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anxious

[angk-shuhs, ang-]
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adjective
  1. full of mental distress or uneasiness because of fear of danger or misfortune; greatly worried; solicitous: Her parents were anxious about her poor health.
  2. earnestly desirous; eager (usually followed by an infinitive or for): anxious to please; anxious for our happiness.
  3. attended with or showing solicitude or uneasiness: anxious forebodings.
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Origin of anxious

1615–25; < Latin anxius worried, distressed, derivative of angere to strangle, pain, distress; cf. anguish, -ous
Related formsanx·ious·ly, adverbanx·ious·ness, nounqua·si-anx·ious, adjectivequa·si-anx·ious·ly, adverbun·anx·ious, adjectiveun·anx·ious·ly, adverbun·anx·ious·ness, noun

Synonyms

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Antonyms

Usage note

The earliest sense of anxious (in the 17th century) was “troubled” or “worried”: We are still anxious for the safety of our dear sons in battle. Its meaning “earnestly desirous, eager” arose in the mid-18th century: We are anxious to see our new grandson. Some insist that anxious must always convey a sense of distress or worry and object to its use in the sense of “eager,” but such use is fully standard.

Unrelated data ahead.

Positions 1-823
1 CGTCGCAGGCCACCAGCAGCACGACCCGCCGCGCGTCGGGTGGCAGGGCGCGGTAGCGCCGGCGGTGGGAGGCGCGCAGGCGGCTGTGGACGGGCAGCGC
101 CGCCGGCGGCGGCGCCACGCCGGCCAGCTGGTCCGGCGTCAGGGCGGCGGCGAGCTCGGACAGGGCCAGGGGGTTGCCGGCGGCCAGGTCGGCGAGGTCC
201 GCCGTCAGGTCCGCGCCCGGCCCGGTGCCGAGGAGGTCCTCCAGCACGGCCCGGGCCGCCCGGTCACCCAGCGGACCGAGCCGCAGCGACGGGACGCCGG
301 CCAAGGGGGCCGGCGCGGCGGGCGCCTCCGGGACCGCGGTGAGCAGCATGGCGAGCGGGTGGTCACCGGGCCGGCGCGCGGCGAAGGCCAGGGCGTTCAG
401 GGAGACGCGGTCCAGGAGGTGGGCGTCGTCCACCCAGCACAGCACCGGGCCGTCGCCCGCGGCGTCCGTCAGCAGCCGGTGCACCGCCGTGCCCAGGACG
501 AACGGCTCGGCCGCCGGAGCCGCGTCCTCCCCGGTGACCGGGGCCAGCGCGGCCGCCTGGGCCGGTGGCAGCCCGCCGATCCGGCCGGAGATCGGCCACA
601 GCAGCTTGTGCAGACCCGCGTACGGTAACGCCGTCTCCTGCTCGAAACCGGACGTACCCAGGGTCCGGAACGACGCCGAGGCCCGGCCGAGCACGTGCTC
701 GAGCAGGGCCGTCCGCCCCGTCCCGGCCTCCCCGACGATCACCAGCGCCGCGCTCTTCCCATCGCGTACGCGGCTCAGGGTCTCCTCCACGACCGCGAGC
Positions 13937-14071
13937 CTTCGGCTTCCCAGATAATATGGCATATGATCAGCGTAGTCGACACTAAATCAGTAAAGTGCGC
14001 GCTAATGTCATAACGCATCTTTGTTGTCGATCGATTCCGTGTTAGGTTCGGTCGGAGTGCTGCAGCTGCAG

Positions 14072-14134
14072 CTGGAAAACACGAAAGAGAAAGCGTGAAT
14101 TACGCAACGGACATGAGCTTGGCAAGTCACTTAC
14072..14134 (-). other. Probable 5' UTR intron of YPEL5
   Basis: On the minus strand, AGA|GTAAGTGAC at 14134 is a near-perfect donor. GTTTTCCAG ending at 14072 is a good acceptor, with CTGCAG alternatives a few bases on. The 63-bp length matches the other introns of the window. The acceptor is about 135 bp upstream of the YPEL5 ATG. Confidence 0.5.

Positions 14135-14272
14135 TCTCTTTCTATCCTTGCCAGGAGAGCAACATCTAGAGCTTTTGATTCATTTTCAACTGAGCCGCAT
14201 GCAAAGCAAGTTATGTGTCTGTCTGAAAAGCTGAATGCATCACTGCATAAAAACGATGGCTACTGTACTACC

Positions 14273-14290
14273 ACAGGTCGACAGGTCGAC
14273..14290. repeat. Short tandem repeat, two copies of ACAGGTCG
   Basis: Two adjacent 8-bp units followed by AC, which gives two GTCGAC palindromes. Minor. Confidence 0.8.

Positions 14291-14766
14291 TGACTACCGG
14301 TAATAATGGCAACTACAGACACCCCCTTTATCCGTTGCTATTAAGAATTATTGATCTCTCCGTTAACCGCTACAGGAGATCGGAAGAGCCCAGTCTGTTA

Dictionary.com Unabridged Based on the Random House Unabridged Dictionary, © Random House, Inc. 2018

Related Words

afraidrestlessfidgetyfearfulnervousconcernedapprehensivedistresseduneasyuptightjitterycarefulscaredimpatientkeenenthusiasticthirstyaghastantsydisturbed

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British Dictionary definitions for anxious

anxious

adjective
  1. worried and tense because of possible misfortune, danger, etc; uneasy
  2. fraught with or causing anxiety; worrying; distressingan anxious time
  3. intensely desirous; eageranxious for promotion
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Derived Formsanxiously, adverbanxiousness, noun

Word Origin

C17: from Latin anxius; related to Latin angere to torment; see anger, anguish
Collins English Dictionary - Complete & Unabridged 2012 Digital Edition © William Collins Sons & Co. Ltd. 1979, 1986 © HarperCollins Publishers 1998, 2000, 2003, 2005, 2006, 2007, 2009, 2012

Word Origin and History for anxious

adj.

1620s, from Latin anxius "solicitous, uneasy, troubled in mind" (also "causing anxiety, troublesome"), from angere, anguere "choke, squeeze," figuratively "torment, cause distress" (see anger (v.)). The same image is in Serbo-Croatian tjeskoba "anxiety," literally "tightness, narrowness." Related: Anxiously; anxiousness.

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Online Etymology Dictionary, © 2010 Douglas Harper